CO₂ dissolution in a background hydrological flow
Unwin, H Juliette T
Journal of Fluid Mechanics
Cambridge University Press
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Unwin, H. J. T., Wells, G., & Woods, A. (2015). CO₂ dissolution in a background hydrological flow. Journal of Fluid Mechanics, 789 768-784. https://doi.org/10.1017/jfm.2015.752
During CO₂ sequestration into a deep saline aquifer of finite vertical extent, CO₂ will tend to accumulate in structural highs such as offered by an anticline. Over times of tens to thousands of years, some of the CO₂ will dissolve into the underlying groundwater to produce a region of relatively dense, saturated water directly below the plume of CO₂. Continued dissolution then requires the supply of unsaturated aquifer water. In an aquifer of finite vertical extent, this may be provided by a background hydrological flow, or a laterally-spreading buoyancy-driven flow caused by the greater density of the CO₂ saturated water relative to the original aquifer water. We investigate the long time steady-state dissolution in the presence of a background hydrological flow. In steady-state, the distribution of CO₂ in the groundwater upstream of the aquifer involves a balance between three competing effects: (i) the buoyancy-driven flow of CO₂ saturated water; (ii) the diffusion of CO₂ from saturated to under-saturated water; and (iii) the advection associated with the oncoming background flow. This leads to three limiting regimes. In the limit of very slow diffusion, a nearly static intrusion of dense fluid may extend a finite distance upstream, balanced by the pressure gradient associated with the oncoming background flow. In the limit of fast diffusion relative to the flow, a gradient zone may become established in which the along aquifer diffusive flux balances the advection associated with the background flow. However, if the buoyancy-driven flow speed exceeds the background hydrological flow speed, then a third, intermediate regime may become established. In this regime, a convective recirculation develops upstream of the anticline involving the vertical diffusion of CO₂ from an upstream propagating flow of dense CO₂ saturated water into the downstream propagating flow of CO₂ unsaturated water. For each limiting case, we find analytical solutions for the distribution of CO₂ upstream of the anticline, and test our analysis with full numerical simulations. A key result is that, although there may be very different controls on the distribution and extent of CO₂ bearing water upstream of the anticline, in each case the dissolution rate is given by the product of the background volume flux and the difference in concentration between the CO₂ saturated water and the original aquifer water upstream.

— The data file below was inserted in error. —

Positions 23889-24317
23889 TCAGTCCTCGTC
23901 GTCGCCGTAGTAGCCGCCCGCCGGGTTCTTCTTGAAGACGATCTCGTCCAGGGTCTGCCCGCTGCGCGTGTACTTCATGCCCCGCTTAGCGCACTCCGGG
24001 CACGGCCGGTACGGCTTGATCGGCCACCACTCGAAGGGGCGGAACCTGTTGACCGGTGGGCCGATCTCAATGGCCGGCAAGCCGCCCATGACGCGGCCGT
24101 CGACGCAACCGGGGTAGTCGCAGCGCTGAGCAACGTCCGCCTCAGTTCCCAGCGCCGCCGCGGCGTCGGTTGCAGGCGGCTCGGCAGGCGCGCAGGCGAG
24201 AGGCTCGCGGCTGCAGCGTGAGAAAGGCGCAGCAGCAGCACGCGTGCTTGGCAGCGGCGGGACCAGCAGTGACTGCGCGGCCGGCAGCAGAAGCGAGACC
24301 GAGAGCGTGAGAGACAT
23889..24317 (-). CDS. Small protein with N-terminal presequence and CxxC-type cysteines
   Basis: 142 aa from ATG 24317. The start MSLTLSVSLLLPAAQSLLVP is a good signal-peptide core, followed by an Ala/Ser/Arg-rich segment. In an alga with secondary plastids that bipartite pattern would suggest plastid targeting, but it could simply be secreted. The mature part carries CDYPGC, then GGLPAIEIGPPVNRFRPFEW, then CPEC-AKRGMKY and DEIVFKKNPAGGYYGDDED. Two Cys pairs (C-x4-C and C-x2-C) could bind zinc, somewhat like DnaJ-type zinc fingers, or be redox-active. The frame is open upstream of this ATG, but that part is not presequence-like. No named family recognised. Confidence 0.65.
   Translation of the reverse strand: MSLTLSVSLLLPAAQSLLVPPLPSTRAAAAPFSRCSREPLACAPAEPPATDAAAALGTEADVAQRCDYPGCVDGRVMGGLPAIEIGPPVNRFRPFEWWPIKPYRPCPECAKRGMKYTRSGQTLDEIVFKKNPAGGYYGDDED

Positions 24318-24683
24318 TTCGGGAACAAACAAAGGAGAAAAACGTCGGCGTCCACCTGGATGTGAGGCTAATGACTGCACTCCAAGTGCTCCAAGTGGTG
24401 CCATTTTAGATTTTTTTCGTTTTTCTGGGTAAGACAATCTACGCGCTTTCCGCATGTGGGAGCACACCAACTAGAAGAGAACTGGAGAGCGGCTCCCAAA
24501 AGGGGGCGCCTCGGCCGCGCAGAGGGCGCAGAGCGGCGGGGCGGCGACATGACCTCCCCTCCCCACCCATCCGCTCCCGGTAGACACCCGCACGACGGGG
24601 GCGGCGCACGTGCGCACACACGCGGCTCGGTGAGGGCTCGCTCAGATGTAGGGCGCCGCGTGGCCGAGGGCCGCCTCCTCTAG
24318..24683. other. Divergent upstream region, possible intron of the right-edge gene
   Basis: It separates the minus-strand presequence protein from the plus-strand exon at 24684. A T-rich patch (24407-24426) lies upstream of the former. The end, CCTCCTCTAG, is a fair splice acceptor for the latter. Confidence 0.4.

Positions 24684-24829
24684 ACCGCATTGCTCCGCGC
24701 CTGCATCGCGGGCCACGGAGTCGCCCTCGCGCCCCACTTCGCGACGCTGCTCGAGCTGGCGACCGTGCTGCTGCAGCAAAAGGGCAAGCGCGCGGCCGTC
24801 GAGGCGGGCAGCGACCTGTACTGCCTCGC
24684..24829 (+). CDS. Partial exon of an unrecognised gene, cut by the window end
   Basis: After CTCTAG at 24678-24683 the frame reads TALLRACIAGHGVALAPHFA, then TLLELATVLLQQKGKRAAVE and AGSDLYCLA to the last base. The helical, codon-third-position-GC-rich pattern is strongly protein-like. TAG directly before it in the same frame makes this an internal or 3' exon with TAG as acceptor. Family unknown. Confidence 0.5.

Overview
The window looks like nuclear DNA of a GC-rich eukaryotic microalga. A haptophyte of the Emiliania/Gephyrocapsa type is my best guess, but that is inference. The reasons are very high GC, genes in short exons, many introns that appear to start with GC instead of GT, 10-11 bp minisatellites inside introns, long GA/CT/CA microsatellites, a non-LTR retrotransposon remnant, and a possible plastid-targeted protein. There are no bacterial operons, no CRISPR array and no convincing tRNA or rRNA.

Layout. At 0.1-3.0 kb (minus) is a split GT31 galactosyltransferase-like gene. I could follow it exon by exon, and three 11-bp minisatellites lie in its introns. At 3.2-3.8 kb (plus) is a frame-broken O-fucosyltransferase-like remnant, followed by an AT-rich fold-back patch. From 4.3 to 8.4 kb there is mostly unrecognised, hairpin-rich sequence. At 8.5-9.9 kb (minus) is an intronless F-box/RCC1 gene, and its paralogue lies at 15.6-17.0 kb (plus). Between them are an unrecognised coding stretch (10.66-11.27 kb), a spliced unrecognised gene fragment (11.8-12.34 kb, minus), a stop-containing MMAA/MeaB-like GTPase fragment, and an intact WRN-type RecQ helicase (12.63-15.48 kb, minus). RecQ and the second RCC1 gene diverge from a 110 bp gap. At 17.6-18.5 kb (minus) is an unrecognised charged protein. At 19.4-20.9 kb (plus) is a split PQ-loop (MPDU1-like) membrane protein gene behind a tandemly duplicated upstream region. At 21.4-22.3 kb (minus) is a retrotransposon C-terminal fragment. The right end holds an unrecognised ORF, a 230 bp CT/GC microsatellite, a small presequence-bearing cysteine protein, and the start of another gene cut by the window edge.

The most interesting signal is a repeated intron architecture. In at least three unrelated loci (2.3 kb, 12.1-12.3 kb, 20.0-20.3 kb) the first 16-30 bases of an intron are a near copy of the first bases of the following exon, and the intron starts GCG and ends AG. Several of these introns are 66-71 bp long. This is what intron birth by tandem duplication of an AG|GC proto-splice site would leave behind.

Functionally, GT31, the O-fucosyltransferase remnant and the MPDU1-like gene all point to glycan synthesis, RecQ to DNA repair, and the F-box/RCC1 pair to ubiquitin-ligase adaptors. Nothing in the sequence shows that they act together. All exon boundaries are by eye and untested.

HJTU was funded by an EPSRC Doctoral Training Partnership scheme (grant EP/J500380/1). Data relating to this publication is available in Unwin & Wells (2015).
External DOI: https://doi.org/10.1017/jfm.2015.752
This record's URL: https://www.repository.cam.ac.uk/handle/1810/253113